The instructional materials include problems and activities that serve to connect two or more clusters in a domain or two or more domains in a grade. Examples of these connections include the following:

  • In Lesson 36 of Unit 4 in Teacher Resources Part 1 and Lessons 23 and 24 of Unit 5 in Part 2, the materials connect 6.NS.B with 6.NS.C as students compute fluently with multi-digit numbers and order rational numbers.
  • In Lessons 10 and 11 of Unit 6 in Teacher Resources Part 1, the materials connect 6.EE.A with 6.EE.B as students evaluate expressions at specific values of their variables and solve real-world and mathematical problems by writing and solving equations.
  • In Lessons 5 through 9 of Unit 9 in Teacher Resources Part 2, the materials connect 6.SP.A with 6.SP.B as students develop an understanding of statistical variability and summarize and describe distributions.
  • In Lesson 5 of Unit 6 in Teacher Resources Part 1, the materials connect 6.NS with 6.EE as students solve real-world and mathematical problems by graphing points and writing and solving equations.
  • In Lessons 39 and 40 of Unit 8 in Teacher Resources Part 2, the materials connect 6.G with 6.NS as students represent three-dimensional figures using nets made up of rectangles and triangles, use the nets to find the surface area of these figures, and compute fluently with multi-digit numbers.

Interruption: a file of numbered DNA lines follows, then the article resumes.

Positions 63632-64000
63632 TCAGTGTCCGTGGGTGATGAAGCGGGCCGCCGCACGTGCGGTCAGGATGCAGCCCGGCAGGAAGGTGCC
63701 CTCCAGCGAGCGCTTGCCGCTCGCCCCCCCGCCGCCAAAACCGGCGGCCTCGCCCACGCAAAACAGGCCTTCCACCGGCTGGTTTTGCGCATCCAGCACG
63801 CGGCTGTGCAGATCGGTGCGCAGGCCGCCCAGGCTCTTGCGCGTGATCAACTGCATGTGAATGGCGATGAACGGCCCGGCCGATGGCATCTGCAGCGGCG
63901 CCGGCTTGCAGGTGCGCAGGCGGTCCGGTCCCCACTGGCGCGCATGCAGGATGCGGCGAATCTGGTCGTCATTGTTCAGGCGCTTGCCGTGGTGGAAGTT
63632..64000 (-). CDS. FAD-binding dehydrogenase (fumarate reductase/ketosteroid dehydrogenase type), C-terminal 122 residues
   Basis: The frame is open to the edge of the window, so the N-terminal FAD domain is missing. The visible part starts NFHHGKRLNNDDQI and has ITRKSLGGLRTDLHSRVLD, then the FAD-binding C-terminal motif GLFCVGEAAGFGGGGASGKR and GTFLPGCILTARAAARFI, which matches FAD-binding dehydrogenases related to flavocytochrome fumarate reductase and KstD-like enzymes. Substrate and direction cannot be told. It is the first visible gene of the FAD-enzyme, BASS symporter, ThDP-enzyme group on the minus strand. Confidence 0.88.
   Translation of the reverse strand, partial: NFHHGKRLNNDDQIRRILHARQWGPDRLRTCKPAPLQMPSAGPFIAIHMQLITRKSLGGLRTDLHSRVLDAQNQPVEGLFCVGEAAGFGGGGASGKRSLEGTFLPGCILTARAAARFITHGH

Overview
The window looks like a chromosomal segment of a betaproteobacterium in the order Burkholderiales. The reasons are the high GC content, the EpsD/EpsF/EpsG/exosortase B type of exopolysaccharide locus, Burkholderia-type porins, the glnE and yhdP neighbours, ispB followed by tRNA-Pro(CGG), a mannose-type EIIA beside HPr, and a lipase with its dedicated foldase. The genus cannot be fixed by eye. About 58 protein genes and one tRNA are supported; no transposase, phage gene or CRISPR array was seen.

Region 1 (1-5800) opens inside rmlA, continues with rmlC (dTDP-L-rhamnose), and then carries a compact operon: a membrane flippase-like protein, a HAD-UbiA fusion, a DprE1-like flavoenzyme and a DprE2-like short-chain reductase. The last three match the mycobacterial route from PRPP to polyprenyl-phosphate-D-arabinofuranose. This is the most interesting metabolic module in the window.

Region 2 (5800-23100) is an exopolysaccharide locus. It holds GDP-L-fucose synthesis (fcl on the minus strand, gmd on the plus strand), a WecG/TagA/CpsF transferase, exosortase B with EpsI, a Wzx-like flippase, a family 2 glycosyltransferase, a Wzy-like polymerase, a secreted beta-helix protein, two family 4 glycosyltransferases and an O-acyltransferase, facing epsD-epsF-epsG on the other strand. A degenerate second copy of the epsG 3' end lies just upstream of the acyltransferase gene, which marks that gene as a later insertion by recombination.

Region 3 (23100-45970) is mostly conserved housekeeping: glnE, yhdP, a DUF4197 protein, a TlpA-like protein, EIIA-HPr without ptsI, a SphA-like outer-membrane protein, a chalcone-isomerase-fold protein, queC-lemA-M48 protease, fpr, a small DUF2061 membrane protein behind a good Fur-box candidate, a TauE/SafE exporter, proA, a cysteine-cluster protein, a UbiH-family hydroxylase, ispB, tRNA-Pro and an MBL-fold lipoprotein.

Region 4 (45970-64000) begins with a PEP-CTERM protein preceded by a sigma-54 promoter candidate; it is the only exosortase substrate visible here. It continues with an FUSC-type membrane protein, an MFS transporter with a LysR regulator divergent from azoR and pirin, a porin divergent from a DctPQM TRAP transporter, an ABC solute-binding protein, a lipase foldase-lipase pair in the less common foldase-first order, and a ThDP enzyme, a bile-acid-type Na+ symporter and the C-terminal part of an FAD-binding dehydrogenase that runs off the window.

Gateway Two

Rigor & Mathematical Practices

Does Not Meet Expectations

+
-
Gateway Two Details

The instructional materials reviewed for Grade 6 do not meet the expectations for rigor and mathematical practices. The instructional materials partially meet the expectations for rigor and do not meet the expectations for mathematical practices.

Criterion 2a - 2d

Rigor and Balance: Each grade's instructional materials reflect the balances in the Standards and help students meet the Standards' rigorous expectations, by helping students develop conceptual understanding, procedural skill and fluency, and application.
5/8
+
-
Criterion Rating Details

The instructional materials reviewed for Grade 6 partially meet expectations for rigor and balance. The materials include specific attention to both conceptual understanding and procedural skill and fluency; however, there are limited opportunities for students to work with engaging applications. As a result, the materials do not exhibit a balance of the three aspects of rigor.

Indicator 2a

Attention to conceptual understanding: Materials develop conceptual understanding of key mathematical concepts, especially where called for in specific content standards or cluster headings.